DAY 1 RECAP

A jury chosen Monday will hear opening statements Tuesday in the case of a Hephzibah man accused of shooting a Columbia County wastewater treatment plant employee last April.
Thomas Eugene Bradford, 43, is accused of fatally shooting 38-year-old Raymond V. Lee, of Grovetown, at a Martinez wastewater treatment plant on April 1.
Prosecutor Geoffrey Fogus asked Superior Court Judge J. David Roper for permission to take the jury to the wastewater treatment plant to show jurors where the shooting occurred and where witnesses saw it from.
"I intend to permit a scene visit," Roper said. Court proceedings were closed Monday, citing security issues, to discuss the details of a potential visit.
Fogus and Bradford's attorney, Victor Hawk, questioned potential jurors for about three hours Monday morning in the Columbia County courthouse in Evans. After returning from lunch, they selected a 12-member jury and two alternates.
Opening statements are expected to begin at 9 a.m. Tuesday. The trial is expected to last four to five days.
Authorities say Bradford, a driver for Thomson-based Hudsons Grassing Co. Inc., and Lee argued at the Reed Creek Water Pollution Control Plant on Stevens Creek Road in Martinez on April 1. Witnesses said during the argument and physical fight between the men, Bradford brandished a pistol and shot Lee.
Bradford called 911 and waited at the scene until he was arrested.
In May, Bradford was indicted for murder and possession of a firearm during the commission of a crime. He pled not guilty to those charges in June.
Attorneys also discussed several pre-trial motions, taken up after the jury was excused, including Hawk's intention to present an expert witness specializing in visual perception and factors affecting it.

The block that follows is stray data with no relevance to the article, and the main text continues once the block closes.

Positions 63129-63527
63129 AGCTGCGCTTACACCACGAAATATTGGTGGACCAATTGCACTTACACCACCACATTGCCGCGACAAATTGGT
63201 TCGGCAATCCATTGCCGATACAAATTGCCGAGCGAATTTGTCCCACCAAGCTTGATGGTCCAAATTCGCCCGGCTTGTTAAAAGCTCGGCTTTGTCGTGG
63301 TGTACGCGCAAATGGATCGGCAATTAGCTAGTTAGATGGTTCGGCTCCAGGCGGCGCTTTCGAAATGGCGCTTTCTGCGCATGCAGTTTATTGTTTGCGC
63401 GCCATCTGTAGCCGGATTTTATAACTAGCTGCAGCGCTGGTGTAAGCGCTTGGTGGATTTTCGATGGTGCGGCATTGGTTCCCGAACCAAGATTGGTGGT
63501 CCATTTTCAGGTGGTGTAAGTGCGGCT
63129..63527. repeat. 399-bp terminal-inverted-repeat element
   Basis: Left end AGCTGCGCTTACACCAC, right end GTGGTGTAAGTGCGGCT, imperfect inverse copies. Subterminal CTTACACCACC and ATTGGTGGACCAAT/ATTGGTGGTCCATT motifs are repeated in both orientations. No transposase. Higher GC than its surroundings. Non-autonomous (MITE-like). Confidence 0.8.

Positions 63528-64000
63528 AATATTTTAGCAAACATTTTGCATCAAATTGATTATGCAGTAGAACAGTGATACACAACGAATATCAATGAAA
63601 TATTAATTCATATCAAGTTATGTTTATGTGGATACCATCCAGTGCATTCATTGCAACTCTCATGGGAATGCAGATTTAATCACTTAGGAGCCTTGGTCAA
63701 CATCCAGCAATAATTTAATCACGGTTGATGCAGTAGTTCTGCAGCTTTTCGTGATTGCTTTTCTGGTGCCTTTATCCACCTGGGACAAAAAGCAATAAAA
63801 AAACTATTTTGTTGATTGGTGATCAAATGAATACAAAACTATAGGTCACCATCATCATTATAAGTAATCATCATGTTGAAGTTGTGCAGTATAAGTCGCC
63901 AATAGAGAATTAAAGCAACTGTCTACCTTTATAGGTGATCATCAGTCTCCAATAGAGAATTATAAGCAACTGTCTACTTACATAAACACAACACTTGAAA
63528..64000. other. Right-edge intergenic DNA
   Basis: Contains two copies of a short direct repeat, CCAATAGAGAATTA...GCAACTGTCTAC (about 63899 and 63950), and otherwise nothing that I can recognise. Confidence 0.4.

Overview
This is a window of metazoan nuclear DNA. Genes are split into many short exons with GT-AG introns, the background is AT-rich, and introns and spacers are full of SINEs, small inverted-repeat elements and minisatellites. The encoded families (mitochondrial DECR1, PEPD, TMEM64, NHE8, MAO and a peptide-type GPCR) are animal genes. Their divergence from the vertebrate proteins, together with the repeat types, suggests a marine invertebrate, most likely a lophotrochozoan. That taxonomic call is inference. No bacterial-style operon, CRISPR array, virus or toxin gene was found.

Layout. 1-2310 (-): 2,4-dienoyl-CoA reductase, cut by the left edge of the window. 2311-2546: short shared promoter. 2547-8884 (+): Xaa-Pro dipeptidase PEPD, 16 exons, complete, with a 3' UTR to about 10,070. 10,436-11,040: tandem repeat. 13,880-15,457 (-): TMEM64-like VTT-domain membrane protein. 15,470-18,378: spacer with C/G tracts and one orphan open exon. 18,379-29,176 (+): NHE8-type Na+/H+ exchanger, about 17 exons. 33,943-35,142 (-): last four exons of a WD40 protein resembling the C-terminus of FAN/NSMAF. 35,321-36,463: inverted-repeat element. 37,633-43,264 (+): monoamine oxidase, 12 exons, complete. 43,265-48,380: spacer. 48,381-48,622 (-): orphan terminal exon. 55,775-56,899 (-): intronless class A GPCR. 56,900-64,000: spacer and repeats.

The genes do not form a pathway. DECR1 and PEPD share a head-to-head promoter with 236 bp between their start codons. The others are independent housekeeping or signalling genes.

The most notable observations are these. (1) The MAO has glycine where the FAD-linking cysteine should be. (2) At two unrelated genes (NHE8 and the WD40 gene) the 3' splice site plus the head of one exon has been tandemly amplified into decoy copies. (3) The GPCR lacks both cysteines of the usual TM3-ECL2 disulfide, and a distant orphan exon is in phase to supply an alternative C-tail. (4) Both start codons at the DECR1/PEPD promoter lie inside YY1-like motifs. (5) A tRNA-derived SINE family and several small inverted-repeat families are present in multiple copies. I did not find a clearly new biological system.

"The time it takes for sound to travel certain distances and visual acuity at that distance," Hawk explained. Judge Roper said he'd wait to hear the background of the witness before deeming him an expert.
Fogus also opposed Hawk's intention to bring up information about guns at the treatment plant other than Bradford's and Bradford's belief that Lee knew martial arts.
"It is relevant to what he though the was facing when he decided to defend himself," Hawk said.
Hawk insinuated that Bradford would testify in his own defense. Bradford didn't have to make the decision Monday, but was warned that he couldn't invoke his Fifth Amendment right once on the stand and would be subject to Fogus' cross examination.
"It's either all of nothing if you take the stand," Roper said.
Bradford is being held in the Columbia County Detention Center without bond, according to jail records.

 

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Comments (4)

Little Lamb

Plea Bargain

This sounds like a good set of circumstances for a plea bargain. It does not sound like malice aforethought. I hope the prosecution will consider a lesser sentence.

Bobby Hill

Nothing to bargain for...

Evidently the victim's plea was denied and he lost his life, this guy should lose his! Why incarcerate him only to release him to kill again? The picture from the courtroom appears to indicate little remorse, what is there to be grinning about?

Dixieman

Not much of a defense...case cries out for a plea bargain.

Not much of a defense...case cries out for a plea bargain.

Tudor

Your mistaken view that my brother shows no remorse is hurtful.

This photo was taken the ONE time my brother was allowed to look at his dear grieving mother in the Gallery. Otherwise he was forced to NOT look at her or his family and friends supporting him. He is deeply remorseful and grievously saddened by what happened and what is still happening to further traumatize the community, as we who love him live in this community, too. I have many fellow church members on BOTH sides of this entanglement. We believe Mr Lee was a fine man who made some deadly decisions that day, and his life was taken by providence, not by the intentions of my brother. My brother was telling the truth, but it was difficult for people who do not know him to believe him when the DA was making such a melodramatic and grandstanding show rather theatrically in court twisting my brother's words. This was not the path to "Truth", which the DA hypocritically declares in one of his many sophist tyrades. This amateurish presentation by the DA made a wound in the flesh of our community fester and confused the jury. Using deceitful antics only incited a wrongheaded lusts for a revenge verdict.

Debbie Tudor, Evans, GA